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Independent Jewish Workers Party

INDEPENDENT JEWISH WORKERS PARTY, Jewish workers' party existing in Russia between 1901 and 1903. Its headquarters were in *Minsk, with branches or connections in *Odessa, *Bobruisk, *Kraslava (Kreslavka), and *Vilna. The members of the party were known under various names: "Independents," "Legalists," "Economists," "Zubatovists," and the party slogan was "Bread and Knowledge." The program and manifesto issued in summer 1901 announced that its organizational structure would be democratic and that the party did not pursue any political objectives; its aim was to raise the economic and cultural level of the Jewish proletariat by the development of trade unions, funds, and clubs which would function in a legal manner. Membership would not be conditional upon any political outlook. In the same document the *Bund was accused of exploiting "economic activity" in order to "arouse revolutionary agitation among the working masses" without taking into consideration the specific psychology, sympathies, and aspirations of the "rank and file worker" on which it imposed its "political outlook and objectives," thus preventing wider organization of workers of other opinions.

The initiative for organizing such a party actually emanated from S. Zubatov, head of the secret police (Okhrana) in Moscow, who wanted to establish a loyal workers' organization in order to estrange the workers from the Social-Democratic revolutionary intelligentsia. The organization would function under the supervision and guidance of the Okhrana, and concern itself solely with trade union activities. After success in Moscow, he turned to Minsk, one of the centers of the Bund. In the wake of widespread arrests (1898, 1900), Zubatov succeeded in influencing many of the political prisoners, and convincing some of them of his idea for a legal and peaceful workers' movement. The "Independents" were led by a group of people who had formerly been connected with the Bund: Manya Wilbushewitz (later *Shohat), the moving spirit of the party, A. *Tschermerisky, G. Shakhnovich, and the litterateur Y. Volin. They were joined by *Po'alei Zion members of the Minsk trend, including Joseph Goldberg and Hayyah Kagan (later in the United States), and in 1902 also by the General Zionist Heinrich Shayevich of Odessa. Wilbushewitz and especially Shayevich were even influenced by the idea of monarchy and they were both co-opted to a restricted secret body which administered the all-Russian legalist party. Zubatov won the confidence of his Jewish supporters, connecting social and national elements. He argued that a constitutional government would not eliminate antisemitism and that only the bourgeoisie would benefit from political freedom. On the other hand, the czarist regime would moderate its anti-Jewish policy. He did indeed propose to his superiors some slight alleviations in the legislation on Jewish rights of residence, especially for the workers, and a more tolerant censorship of Yiddish publications. Zubatov also hoped to establish contacts with other Jewish personalities and public bodies through the intermediary of the "Independents." Upon intercession by Wilbushewitz, authorization was obtained for the Zionist convention to be held in Minsk (August 1902). Under the protection of the local police chief, the "Independents" succeeded in establishing unions in Minsk and engaging in several activities, including strikes for the improvement of working conditions. They also published an information bulletin entitled "The Labor Market." Various workers' circles hoped that they would improve their situation without the cost of victims; some were also dissatisfied with the politicization of the Bund and its increasing centralism.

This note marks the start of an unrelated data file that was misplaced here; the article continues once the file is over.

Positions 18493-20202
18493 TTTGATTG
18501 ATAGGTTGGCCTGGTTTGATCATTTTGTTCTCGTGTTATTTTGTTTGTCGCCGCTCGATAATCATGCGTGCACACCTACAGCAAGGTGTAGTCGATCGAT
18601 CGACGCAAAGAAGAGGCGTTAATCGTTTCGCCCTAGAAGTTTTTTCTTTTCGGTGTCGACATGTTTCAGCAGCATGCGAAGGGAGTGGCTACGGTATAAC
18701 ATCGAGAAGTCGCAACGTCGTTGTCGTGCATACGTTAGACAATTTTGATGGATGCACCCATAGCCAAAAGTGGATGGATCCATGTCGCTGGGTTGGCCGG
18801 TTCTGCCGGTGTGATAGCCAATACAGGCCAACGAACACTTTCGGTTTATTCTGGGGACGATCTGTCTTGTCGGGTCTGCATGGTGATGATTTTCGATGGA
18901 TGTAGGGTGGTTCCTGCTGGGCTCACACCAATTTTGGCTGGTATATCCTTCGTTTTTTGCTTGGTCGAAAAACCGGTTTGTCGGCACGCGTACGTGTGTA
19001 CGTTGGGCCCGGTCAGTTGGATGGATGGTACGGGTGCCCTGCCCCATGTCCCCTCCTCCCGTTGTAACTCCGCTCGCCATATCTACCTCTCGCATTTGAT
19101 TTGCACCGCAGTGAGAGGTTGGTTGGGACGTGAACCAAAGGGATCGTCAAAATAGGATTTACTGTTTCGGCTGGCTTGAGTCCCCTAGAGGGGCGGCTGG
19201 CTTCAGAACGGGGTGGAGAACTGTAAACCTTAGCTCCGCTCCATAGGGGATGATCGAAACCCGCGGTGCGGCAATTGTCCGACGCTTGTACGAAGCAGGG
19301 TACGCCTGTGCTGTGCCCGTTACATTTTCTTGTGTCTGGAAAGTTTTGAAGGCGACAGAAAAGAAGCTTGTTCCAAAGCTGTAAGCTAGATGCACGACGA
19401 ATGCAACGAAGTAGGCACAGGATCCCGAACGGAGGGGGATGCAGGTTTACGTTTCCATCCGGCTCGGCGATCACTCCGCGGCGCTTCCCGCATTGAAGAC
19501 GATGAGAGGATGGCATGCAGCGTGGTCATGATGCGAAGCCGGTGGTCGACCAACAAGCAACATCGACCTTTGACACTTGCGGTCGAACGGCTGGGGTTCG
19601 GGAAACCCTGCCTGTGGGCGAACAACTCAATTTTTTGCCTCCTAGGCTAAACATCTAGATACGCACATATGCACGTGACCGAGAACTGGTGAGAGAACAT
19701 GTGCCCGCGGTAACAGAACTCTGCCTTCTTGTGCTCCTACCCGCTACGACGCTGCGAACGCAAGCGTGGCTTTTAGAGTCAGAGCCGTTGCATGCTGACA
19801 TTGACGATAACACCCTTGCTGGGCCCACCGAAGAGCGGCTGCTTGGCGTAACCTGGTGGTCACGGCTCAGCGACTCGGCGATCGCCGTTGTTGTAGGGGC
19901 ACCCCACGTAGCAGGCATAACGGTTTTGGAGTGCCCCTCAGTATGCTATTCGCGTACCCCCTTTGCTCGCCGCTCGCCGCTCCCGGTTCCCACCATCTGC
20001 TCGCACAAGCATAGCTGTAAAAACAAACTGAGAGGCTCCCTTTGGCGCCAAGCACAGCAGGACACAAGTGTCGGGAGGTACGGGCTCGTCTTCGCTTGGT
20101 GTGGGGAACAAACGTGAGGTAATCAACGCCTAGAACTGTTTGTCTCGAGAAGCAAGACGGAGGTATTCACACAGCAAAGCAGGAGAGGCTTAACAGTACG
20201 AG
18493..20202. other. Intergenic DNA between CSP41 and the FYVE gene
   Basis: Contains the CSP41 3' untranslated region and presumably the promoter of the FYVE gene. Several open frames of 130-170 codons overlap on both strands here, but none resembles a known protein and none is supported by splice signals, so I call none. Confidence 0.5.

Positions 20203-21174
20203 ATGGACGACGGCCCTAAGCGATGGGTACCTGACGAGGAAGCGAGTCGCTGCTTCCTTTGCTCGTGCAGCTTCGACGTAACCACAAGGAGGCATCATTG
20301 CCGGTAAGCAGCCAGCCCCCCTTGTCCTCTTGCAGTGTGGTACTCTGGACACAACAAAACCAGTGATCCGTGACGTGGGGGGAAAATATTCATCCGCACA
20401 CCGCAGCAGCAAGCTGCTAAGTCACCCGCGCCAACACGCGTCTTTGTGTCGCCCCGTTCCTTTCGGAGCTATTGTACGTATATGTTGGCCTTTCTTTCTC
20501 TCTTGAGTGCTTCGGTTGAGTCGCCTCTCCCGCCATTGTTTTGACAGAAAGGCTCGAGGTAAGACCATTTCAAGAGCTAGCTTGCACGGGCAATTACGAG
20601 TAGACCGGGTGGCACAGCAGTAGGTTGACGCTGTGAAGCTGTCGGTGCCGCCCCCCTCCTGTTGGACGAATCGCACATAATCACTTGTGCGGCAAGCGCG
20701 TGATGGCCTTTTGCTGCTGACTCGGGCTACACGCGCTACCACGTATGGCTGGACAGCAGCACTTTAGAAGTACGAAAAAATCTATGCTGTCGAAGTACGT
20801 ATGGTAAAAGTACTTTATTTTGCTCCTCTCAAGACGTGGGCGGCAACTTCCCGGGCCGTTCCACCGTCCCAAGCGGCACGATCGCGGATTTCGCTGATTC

The Bund strongly opposed the "Independents," referring to them as provocateurs and calling for a boycott against them. The Po'alei Zion did not prevent their members from joining the "Independents." For their own ideological reasons, they were opposed to revolutionary activity and since the Zionists had been excluded from the trade unions by the Bund, they were inclined to cooperate with the "Independents" in this field. This policy encountered opposition within the ranks of the Po'alei Zion. The pogrom of *Kishinev and the intensified official anti-Jewish policy had an adverse effect on the public image of the "Independents." The minister of the interior, Vyacheslav von *Plehve, ordered that their activities should cease and they themselves were compelled to declare their "self-liquidation" (July 1903). Their failure was best illustrated by the fact that it was just during the years 1901 to 1903 that the number of Jewish political prisoners in Russia reached its peak. Unlike its development among the Russians, there was no successor to the pro-czarist legalist party among the Jewish workers.


S.M. Schwarz, Russian Revolution of 1905 (1967), 267–300; E. Mendelsohn, Class Struggle in the Pale (1970), 139–52; N.A. Buchbinder, Geshikhte fun der Yidisher Arbeter Bavegung in Rusland (1931), 179–252; M. Mishkinsky, in: Zion, 25 (1960), 238–49; J.S. Hertz, in: Unzer Tsayt, 6 (1967), 15–20; no. 7–8 (1907), 30–36; 1–2 (1968), 33–38; S. Schwarz, ibid., 1–2 (1968), 26–32.

Sources: Encyclopaedia Judaica. © 2007 The Gale Group. All Rights Reserved.